Keeping a company going through challenging years and developing it to ensure its survival requires grit and determination, and some Emotional Intelligence, says Barbara Nugent
OFTEN money is tight and there is a reliance on people performing multiple roles and going that extra mile.
In this environment, it is critical for business owners to retain their composure under stress and remain optimistic.
Striking up empathic relationships with suppliers, employees and customers alike ensures that company values are transmitted to all who come in contact with your organisation.
Building great business connections are the key to great business. These are some of the attributes of Emotional Intelligence (EQ).
Daniel Goleman, the psychologist who coined the phrase, described EQ as the ability to understand one’s own emotions and those of others, and use them for the benefit and competitive advantage of the business. The key elements are: Self-awareness – being tuned in to how I come across to others, how I react, how does that help/hinder the situation? How confident and resilient am I?
Self-management – how do I react under pressure? If I am someone who ‘shoots the messenger’ people may be afraid to approach me, for example. Can I keep my head when everyone else is losing theirs?
Social awareness – how do those around me feel right now, what are they telling me and what does that mean for my business? Am I empathic, can I understand where someone else’s view might be equally valid?
Relationship management – being able to communicate clearly, inspire, motivate and inspire others and build authentic relationships is critical to good business.
Environmental issues like the long-lasting construction works in Clonakilty and the flooding in Bandon and other West Cork towns, put business owners under severe economic pressure and emotional stress.
Local business is so critical to the survival of small town life that owners need to constantly re-invent their business to keep it sustainable.
Emotional Intelligence may sound like a fluffy notion that could not possibly help in a practical business environment. But studies have shown that accelerating levels of EQ can contribute substantially to the bottom line of a company. Now, that’s compelling news.
So how would your average business put this into action?
1. Seek feedback – from your customers, your employees and your suppliers. Ask questions like – how are we doing, what do we do well, what could we improve, what do you need from us, what do you expect from us?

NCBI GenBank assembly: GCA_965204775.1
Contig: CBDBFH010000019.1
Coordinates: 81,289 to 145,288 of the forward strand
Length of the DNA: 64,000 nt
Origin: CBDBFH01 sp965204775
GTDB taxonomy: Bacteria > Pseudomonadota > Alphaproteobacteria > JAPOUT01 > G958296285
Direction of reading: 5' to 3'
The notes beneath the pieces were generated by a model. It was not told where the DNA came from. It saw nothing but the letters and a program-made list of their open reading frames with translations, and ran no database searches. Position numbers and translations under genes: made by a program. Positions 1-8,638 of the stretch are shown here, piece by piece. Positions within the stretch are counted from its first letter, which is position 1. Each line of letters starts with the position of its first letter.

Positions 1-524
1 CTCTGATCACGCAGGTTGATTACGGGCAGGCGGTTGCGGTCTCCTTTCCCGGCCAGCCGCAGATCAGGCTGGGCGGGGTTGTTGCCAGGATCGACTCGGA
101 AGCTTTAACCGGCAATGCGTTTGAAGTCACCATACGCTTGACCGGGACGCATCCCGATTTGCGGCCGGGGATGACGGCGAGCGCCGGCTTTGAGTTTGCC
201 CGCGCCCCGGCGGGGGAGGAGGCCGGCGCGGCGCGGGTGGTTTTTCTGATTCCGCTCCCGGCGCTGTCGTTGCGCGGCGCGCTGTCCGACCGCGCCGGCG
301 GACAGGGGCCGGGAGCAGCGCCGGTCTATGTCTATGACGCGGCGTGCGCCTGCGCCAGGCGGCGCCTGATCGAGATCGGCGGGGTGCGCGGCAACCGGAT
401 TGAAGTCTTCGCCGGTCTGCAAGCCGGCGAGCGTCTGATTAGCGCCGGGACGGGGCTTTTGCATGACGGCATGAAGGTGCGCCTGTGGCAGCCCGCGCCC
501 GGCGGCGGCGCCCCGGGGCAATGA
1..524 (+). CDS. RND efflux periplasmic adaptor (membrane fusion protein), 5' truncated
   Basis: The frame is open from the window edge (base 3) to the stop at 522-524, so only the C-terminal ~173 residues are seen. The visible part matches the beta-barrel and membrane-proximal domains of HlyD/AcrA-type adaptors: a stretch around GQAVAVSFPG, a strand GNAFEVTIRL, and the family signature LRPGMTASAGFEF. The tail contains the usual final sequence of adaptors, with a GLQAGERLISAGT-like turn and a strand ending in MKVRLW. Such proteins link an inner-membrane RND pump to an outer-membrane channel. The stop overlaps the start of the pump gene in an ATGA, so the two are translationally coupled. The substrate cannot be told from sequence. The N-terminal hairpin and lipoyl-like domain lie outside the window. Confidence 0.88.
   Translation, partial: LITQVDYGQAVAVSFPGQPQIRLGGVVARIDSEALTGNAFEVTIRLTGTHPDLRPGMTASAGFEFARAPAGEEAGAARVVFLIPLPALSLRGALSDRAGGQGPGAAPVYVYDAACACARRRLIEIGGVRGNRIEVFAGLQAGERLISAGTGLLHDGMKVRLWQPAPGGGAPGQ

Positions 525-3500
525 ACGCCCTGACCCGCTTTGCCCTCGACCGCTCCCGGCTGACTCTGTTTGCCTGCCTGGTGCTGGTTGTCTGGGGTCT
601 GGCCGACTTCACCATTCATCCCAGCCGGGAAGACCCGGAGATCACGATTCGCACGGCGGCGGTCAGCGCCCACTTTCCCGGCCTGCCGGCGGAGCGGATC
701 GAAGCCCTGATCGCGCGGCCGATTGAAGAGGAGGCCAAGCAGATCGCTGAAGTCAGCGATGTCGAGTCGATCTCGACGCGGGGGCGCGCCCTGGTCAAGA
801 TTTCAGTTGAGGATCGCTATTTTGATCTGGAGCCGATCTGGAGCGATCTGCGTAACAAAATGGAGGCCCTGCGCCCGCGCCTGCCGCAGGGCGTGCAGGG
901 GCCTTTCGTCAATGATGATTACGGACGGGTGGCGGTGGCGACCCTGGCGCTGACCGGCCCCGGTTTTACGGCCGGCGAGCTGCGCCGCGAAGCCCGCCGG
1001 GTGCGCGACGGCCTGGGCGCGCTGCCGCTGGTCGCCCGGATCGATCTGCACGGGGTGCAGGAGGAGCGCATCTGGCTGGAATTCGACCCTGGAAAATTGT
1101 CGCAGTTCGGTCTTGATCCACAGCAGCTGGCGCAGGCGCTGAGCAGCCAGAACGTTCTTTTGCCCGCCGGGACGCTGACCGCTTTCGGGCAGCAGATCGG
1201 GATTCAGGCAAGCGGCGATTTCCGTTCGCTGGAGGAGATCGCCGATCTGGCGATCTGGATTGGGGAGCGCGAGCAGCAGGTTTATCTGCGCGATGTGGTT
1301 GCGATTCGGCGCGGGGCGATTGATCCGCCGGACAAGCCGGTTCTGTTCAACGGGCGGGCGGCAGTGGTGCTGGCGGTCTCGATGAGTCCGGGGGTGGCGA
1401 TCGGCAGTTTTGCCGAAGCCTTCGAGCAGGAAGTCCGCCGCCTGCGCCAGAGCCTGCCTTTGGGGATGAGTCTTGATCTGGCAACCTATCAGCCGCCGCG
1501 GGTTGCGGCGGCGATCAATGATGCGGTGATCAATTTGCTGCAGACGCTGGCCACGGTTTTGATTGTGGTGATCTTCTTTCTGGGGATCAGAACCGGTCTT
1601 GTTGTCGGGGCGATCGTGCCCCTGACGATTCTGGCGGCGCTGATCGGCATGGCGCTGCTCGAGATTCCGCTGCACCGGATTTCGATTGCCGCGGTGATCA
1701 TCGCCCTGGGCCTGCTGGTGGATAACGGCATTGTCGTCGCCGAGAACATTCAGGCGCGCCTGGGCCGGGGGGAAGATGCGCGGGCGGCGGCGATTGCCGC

Now here’s the emotional bit – be prepared for some hard truths, keep an open mind and avoid being defensive. The information you receive will help bring you and your business to the next level. Therefore, look forward to the learning experience.
2. Build your strategy. What kind of customers do you want to have, who are they, where will you meet them? What problem do you solve for them? Keeping in mind the feedback you got, set out a strategy for the business for this year in detail, and an outline plan for the following two years. Be optimistic and courageous, but keep it real.
3. Collaborate with others. Building a wide network of relationships will allow you to meet, not just people in your industry, but those outside of it, too. Look for opportunities to partner up with someone on an event or business opportunity. A bookshop owner collaborating with a barista might offer a unique reading and coffee drinking experience. Local businesses, rather than competing, can use their diversity and similarities to cross-promote, co-market and create new products and packages. This widens their market sphere significantly.
All these activities require business owners to develop the traits of Emotional Intelligence, to stretch themselves outside their comfort zones and to take a wider and perhaps more challenging view of their business future. Developing these competencies in a deliberate focussed manner will ensure that you, as a business leader, will have a wider, more dynamic view of your business environment and yourself so that you can capitalize on, or create opportunities to future-proof your business.
Barbara Nugent is the director/founder of Transilient Coaching Ltd, based in Clonakilty. See transilientcoaching.ie